The Beautiful Queen’s Bath Hike

You know you are at the right trailhead if you see this sign.

Let me go ahead and confirm it for you now, yes this area can be dangerous and people have died. Yes, the waves can become very large and powerful to sweep people off the rocks and into the ocean. It has happen many times over the past few decades.

The sign at the beginning of the rocky tide pools lets visitors know that people have died. So please take cation and follow the guided signs. If the weather or tide is bad then don’t go. Also, the winter time isn’t the best time to go with higher surf conditions.

Towards the end of the hike and when you are about to get to the tide pools, you will see this warning sign. Please be cautious and use good judgment if deciding to swim in the tide pools. The weather and tides should always be considered.

So, now that I have scared you, let me just say, if you can hike down to see the tide pools, waterfalls, and the igneous rocks from past volcanoes eruptions, then do it. It is worth making the trek down this non-maintained path. The views and sea organisms are worth it. 

The Hike Down

Hiking or what I much worth rather say, slipping, down the path only took about 30 minutes for us. We did have wet weather beforehand, which made the path much more muddy and slippery.

Did I fall? Yes! Did I see others fall, like my friend? Yes I did and let’s be honest at least it made me feel better. Yet, there were still others coming down the path who somehow had better coordination and refused to slip. Bravo to them and I’m jealous!

The hike can be slippery on some parts. Some hike it with shoes others in their feet. I did a bit of both to see which one helped and honestly it was the same.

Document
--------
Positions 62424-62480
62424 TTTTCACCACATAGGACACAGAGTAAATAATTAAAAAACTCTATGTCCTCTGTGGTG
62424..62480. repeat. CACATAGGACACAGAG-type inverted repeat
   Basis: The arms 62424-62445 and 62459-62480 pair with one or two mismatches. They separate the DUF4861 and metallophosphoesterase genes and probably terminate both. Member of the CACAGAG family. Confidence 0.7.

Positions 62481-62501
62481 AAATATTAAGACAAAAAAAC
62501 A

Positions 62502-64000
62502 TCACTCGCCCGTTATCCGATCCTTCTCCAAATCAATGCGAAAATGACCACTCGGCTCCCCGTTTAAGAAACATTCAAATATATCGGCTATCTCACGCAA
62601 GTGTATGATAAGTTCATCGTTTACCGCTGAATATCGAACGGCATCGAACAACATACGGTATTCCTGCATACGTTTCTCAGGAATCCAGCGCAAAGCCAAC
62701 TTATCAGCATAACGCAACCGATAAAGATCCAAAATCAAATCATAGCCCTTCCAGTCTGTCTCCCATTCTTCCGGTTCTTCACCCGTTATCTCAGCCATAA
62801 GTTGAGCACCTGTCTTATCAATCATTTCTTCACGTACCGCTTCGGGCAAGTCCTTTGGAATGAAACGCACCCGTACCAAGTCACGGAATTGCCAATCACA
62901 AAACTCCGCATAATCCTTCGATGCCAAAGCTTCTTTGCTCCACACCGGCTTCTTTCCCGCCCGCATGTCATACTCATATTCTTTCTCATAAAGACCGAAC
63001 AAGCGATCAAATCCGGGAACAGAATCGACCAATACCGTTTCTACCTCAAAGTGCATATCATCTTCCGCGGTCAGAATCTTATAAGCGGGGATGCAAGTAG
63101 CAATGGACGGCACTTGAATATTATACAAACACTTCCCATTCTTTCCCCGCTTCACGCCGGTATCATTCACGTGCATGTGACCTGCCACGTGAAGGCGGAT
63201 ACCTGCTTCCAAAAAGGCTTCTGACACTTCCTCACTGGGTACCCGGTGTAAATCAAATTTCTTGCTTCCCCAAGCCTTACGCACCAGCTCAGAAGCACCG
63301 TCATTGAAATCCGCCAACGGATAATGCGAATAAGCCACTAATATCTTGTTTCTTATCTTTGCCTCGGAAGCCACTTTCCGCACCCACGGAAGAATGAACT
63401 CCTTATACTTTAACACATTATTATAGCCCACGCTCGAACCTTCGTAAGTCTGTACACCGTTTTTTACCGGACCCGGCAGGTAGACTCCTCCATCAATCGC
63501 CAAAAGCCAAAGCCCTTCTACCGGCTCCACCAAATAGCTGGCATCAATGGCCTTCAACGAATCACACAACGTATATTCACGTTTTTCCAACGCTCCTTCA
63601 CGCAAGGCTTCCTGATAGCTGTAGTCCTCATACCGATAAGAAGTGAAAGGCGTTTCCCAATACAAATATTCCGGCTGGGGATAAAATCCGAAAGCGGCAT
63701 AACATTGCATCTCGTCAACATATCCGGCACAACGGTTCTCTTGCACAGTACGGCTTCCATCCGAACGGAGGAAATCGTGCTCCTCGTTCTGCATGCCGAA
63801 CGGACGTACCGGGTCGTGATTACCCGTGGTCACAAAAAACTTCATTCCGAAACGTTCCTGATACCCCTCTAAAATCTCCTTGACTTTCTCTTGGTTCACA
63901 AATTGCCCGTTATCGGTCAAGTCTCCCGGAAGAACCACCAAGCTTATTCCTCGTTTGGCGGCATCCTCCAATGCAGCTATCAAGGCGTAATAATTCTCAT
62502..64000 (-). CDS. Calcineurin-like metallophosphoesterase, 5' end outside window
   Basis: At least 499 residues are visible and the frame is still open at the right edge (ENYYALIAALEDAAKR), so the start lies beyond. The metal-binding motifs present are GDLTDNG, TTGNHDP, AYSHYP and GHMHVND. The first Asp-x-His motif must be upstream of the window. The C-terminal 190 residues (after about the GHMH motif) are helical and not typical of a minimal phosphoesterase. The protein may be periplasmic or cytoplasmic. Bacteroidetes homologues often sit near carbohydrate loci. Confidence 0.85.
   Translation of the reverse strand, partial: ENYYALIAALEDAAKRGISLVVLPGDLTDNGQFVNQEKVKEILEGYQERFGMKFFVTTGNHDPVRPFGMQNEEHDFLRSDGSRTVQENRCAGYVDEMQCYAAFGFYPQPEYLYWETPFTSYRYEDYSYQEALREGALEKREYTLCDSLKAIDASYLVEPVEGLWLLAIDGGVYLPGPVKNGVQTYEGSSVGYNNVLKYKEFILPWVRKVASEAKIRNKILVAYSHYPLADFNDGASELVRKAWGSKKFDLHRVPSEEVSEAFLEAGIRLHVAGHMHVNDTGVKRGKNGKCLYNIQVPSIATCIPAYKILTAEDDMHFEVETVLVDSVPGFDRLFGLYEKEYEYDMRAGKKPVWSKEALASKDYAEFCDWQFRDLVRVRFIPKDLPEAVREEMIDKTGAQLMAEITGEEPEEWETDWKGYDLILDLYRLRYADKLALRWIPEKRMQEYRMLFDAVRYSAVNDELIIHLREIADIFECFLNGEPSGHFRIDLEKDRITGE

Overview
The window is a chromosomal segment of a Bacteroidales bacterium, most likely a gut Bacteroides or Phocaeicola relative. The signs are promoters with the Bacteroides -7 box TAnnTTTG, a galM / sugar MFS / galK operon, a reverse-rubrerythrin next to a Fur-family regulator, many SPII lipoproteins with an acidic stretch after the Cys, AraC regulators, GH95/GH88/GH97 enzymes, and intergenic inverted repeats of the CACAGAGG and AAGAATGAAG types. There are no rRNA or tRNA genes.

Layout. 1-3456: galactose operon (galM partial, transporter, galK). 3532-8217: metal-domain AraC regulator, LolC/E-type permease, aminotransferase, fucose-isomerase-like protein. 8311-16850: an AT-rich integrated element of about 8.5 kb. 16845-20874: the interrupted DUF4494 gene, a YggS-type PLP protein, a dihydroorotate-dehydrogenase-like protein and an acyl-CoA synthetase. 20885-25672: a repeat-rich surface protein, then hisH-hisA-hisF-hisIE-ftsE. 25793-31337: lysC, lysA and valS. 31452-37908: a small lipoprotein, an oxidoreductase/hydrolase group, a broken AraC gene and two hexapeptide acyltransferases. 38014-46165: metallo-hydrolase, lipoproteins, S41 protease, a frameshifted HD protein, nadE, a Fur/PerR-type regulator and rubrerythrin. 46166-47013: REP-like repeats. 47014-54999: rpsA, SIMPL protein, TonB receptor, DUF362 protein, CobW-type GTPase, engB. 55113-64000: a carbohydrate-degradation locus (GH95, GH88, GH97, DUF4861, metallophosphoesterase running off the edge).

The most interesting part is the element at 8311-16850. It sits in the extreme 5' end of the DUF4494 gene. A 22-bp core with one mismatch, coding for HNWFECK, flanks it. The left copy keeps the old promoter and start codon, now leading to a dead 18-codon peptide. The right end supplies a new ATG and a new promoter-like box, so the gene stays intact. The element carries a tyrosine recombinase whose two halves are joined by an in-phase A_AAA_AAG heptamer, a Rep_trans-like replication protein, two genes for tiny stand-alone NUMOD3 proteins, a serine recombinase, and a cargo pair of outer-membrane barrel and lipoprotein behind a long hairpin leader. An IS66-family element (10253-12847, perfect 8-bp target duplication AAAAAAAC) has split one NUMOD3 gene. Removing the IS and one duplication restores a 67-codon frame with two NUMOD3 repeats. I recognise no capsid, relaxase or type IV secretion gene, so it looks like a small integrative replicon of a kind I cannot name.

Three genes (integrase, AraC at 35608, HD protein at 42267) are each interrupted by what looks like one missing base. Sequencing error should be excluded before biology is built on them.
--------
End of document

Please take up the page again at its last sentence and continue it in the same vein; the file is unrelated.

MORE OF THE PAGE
The AllTrails website and app has some great info. Queen’s Bath is located in Princeville, where some other great hikes can be found as well like the Sleeping Giant Trail.

Remember to never turn your back to the ocean, a rouge swell can always come up and knock you down or sweep you out. Don’t forget to take out what you bring in. Keep it clean for future visitors and especially for the organisms that call it home.

Info on Queen’s Bath

  • Check the tide and weather conditions beforehand
  • Cost: $0
  • Only swim in the very far pools located to the left once you make it to the ocean
  • Water temp 77 – 81 degrees Fahrenheit or 25 – 27 Celsius
  • It is a out & back unmaintained trail
  • Distance 0.8 miles or 1.287 km
  • Elevation Gain 98 feet
  • No dogs allowed
  • Free parking in a very small lot (only a few spaces)
  • No facilities
  • November – May are not ideal months to go due to high surf
The tide pools can be seen along the rocky shore.

What To Bring

  • Good hiking shoes that can get muddy
  • A second pair of shoes for after
  • Walking stick if you have one
  • Towel
  • Water and snacks
  • Snorkel mask
  • Waterproof camera or phone
The tide pools are lovely but the high tides can be deadly.

Video Of What To Expect

This is just one of the many gorgeous hikes and tide pools that “the Garden Island” has to offer. If you are planning on taking the quick trip over to the big island of Hawaii, then here is a quick guide on what to do in 36 hours.

Don’t Forget To Pin For Later!





Have you been to Queen’s Bath or are you planning on going? What did you think of it? Was it worth it? Leave a comment or suggestions and let us know. Thanks for taking a look at our site and don’t forget to subscribe for future articles and tips. 

The information on this website has come from research and by experiencing it ourselves.  Opening hours, trail closures, prices, etc. are always subject to change. We try to keep up to date on any new information, or tips to help make your adventure more enjoyable. 

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